IoT meets BioHacking: Communicating with devices and applications using the microchip in my hand

By ~AdamMiltonBarker | Date 2016-02-06 | Views 8924

  

  

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IoT meets BioHacking: Communicating with devices and applications using the microchip in my hand #IoT #InternetOfThings #BioHacking #Trashumanism #Cyborgs #DangerousThings #WorldMakerChallenge #GlobalMobileInnovatorsTournament #Glovators

  

  

One of the main disruptive technologies that I have been involved in is the IoT, or Internet of Things.  I am also a believer in Transhumanism and I research into, and develop methods that allow for the integration of technology with the human body. This subject is a very controversial one, with many people believing that this type of technology is related to the New World Order, and religious people believing it is related to the antichrist, but this is not the case, all of the people that I know that are involved with this type of technology do it help us evolve and security/privacy is one of their main concerns.



Recently I found out about a company in the United States called DangerousThings that provide state of the art biohacking products. DangerousThings believe our bodies are our own, to do with what we want, and biohacking is a new kind of evolution. They provide safe gear, safe procedures, and work with talented revolutionaries pushing the envelope of human experience. I came across the xNTi chip and immediately ideas flowed through my mind of how I could integrate this type of technology into my own development projects. The idea of becoming a cyborg really appealed to me, so I went ahead and took the first steps by ordering the kit from dangerousthings.com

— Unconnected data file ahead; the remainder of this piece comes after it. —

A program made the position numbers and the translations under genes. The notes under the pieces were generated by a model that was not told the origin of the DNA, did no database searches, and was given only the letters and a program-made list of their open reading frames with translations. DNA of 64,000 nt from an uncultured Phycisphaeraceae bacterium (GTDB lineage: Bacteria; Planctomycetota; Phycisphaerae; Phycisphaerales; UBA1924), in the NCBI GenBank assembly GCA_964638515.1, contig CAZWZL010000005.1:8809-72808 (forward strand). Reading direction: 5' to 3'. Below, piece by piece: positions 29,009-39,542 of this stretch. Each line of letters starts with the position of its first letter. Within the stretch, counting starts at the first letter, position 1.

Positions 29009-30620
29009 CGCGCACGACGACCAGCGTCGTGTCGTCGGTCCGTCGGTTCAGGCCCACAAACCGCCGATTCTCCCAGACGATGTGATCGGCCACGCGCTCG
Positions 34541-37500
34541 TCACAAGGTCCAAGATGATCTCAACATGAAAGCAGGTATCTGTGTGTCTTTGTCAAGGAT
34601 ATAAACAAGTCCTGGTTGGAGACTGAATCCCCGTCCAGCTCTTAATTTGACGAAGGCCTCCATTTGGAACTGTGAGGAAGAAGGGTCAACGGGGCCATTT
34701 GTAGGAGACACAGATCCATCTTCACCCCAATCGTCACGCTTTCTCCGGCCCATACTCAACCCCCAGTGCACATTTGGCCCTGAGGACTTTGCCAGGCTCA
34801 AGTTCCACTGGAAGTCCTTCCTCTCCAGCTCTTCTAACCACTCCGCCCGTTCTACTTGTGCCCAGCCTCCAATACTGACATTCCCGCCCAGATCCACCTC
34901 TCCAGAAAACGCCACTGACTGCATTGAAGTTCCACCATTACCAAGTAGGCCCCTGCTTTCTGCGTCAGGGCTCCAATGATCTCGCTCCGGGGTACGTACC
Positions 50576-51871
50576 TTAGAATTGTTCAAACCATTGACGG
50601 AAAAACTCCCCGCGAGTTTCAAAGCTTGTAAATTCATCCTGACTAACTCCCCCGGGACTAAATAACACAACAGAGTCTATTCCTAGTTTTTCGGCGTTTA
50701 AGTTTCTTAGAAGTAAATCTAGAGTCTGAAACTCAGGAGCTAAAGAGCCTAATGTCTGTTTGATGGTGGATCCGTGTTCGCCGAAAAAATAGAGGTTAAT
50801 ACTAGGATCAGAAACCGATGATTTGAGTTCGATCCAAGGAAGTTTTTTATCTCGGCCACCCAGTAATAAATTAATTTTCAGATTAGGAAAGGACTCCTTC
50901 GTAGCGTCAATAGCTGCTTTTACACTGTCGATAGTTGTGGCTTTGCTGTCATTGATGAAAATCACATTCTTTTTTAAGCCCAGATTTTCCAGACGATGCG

DangerousThings.com



The kit came very quickly and I had spoken with DangerousThings founder Amal DT Graafstra and found out what I needed to know. I was advised to find a qualified piercer or doctor to make the implant, but unfortunately that was a hard task to accomplish. As this is a totally new area of technology here in Spain, I was unable to find anyone that felt comfortable injecting the microchip into my hand. After about a month of not finding anyone, I decide to take the risk and implant it myself into my hand. This was a very risky thing to do and I do not recommend this to anyone else, if you are thinking of getting an implant, please follow the advice provided by DangerousThings and have a professional do it for you. 



After calming my nerves I took the plunge and injected the device into the area of flesh between my thumb and first finger on my left hand. The process was very quick, much quicker than the build up to the event.  I do have a video of the process but I do not want to share it as the tools I used were pretty much what I could find lying around the house, including a pair of pliers to hold my skin up so I could inject the microchip into my hand. The chip and the syringe that were provided in the kit were both sterilized and I used the wipes to sterilize the tools I used and the workspace. Once I had completed the implant I panicked for about 10 minutes wondering what would happen if my hand fell off, but the panic wore off pretty quickly once I realized I was the first cyborg I knew, and in fact the first one to my knowledge in my area of Spain.